Counting the homeless in Los Angeles County may not be as difficult as housing them all, but it is a daunting challenge nonetheless. In early 2013, an army of 5,000 volunteers, under the direction of the Los Angeles Homeless Services Authority — a joint agency of the county and city — fanned out across 1,350 of the sprawling county's 1,800 census tracts for two nights to count the number of people sleeping on sidewalks, in tents and cardboard lean-tos, under bridges, in cars. Simultaneously, the agency counted the number of people sleeping in transitional and emergency shelters and rescue missions.
So far this complex process has been carried out every other year — the minimum required by the U.S. Department of Housing and Urban Development. (The Homeless Services Authority will get about $80 million this year from HUD.) The next survey is scheduled for 2015, but the agency had a chance to update its count this year. The federal Department of Veterans Affairs, which is under pressure to eliminate veteran homelessness in the next two years, offered the agency $772,000 to do a 2014 survey; last year's count cost the agency $800,000. But the agency declined the offer.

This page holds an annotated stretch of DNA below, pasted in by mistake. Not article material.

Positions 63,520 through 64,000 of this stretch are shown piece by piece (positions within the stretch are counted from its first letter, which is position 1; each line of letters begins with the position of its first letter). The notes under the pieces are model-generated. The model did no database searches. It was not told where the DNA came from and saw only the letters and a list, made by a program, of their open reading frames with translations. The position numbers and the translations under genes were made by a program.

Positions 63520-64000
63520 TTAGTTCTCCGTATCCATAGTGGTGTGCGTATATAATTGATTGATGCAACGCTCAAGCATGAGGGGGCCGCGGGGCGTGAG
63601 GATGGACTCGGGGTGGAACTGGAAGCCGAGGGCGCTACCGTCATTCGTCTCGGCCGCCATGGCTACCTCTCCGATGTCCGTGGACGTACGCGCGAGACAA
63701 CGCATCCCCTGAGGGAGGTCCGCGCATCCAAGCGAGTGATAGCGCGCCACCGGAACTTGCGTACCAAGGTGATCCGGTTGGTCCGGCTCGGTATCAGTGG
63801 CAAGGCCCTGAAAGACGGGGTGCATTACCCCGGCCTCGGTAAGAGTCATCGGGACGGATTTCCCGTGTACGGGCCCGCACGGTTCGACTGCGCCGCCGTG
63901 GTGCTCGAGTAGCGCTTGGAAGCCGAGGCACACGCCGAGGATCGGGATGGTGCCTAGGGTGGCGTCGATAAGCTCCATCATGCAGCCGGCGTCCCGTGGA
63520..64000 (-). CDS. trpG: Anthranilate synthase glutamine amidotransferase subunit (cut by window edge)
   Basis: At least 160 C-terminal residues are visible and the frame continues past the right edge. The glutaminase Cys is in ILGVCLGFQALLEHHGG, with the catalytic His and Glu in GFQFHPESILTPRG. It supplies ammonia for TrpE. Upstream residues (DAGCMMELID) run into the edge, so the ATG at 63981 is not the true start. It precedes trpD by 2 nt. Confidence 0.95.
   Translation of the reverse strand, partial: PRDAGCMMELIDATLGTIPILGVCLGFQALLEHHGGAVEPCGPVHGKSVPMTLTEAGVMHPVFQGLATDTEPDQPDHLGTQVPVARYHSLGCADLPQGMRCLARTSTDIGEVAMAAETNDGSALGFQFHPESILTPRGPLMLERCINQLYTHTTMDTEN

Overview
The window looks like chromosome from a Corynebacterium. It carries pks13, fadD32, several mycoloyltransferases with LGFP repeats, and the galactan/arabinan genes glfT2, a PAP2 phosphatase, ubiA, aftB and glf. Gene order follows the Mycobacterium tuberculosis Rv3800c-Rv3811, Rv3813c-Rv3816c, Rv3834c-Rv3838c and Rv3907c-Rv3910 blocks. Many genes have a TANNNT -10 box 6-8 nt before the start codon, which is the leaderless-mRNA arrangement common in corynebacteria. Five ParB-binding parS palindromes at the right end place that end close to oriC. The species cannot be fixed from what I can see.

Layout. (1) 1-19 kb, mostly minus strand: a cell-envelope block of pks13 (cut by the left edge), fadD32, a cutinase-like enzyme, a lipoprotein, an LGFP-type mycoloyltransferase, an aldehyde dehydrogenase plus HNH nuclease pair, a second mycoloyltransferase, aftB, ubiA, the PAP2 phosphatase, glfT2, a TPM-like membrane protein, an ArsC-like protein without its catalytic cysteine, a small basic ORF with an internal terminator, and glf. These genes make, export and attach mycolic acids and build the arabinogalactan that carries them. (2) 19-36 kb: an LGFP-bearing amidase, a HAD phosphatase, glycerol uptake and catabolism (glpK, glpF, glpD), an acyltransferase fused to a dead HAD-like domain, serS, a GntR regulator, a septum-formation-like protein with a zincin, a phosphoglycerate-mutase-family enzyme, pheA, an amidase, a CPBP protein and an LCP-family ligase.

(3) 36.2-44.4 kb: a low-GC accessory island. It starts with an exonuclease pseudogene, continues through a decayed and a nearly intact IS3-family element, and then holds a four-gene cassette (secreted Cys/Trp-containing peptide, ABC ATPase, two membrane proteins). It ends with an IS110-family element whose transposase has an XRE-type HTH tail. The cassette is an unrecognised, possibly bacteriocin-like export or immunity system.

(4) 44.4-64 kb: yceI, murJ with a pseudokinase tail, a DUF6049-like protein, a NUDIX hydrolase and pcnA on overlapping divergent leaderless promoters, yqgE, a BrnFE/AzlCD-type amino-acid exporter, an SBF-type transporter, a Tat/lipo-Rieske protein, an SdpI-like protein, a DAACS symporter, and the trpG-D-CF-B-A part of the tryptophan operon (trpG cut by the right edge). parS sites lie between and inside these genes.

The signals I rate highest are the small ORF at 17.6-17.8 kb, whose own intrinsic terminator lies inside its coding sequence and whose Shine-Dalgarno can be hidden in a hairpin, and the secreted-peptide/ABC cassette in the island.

This was a disappointing and frustrating turn of events. Knowing who the homeless are, where they are and how many are on the streets is essential for agencies working to get them into housing and therapeutic services. The more current that information is, the more accurately homeless advocates can assess whether their programs are working. Other metropolitan areas undertake annual counts, among them New York City (which has the largest homeless population in the country), San Francisco, Boston, Houston and Seattle.
So why would an agency tasked with getting tens of thousands of homeless people off the streets — the second-largest homeless population in the U.S. — turn down the opportunity to obtain better numbers? Homeless Services Authority Executive Director Michael Arnold says the federal money had strings attached: If the count didn't meet a specific measure of reliability, the VA would insist on being repaid, something the agency could not afford. And, Arnold says, the count would not have met that reliability level because the agency didn't have time to line up enough volunteers for an early 2014 count. Critics of the agency's decision say it could have solved those issues.
But now everyone should focus on putting an annual count in place — something Arnold says he wants to do. The agency's 2015 biennial count is already being planned. After that, it should waste no time in organizing a 2016 count. "We're reaching out right now to the VA for 2016," Arnold said. "We learned." That's good. Counting the homeless should not be harder than helping them.
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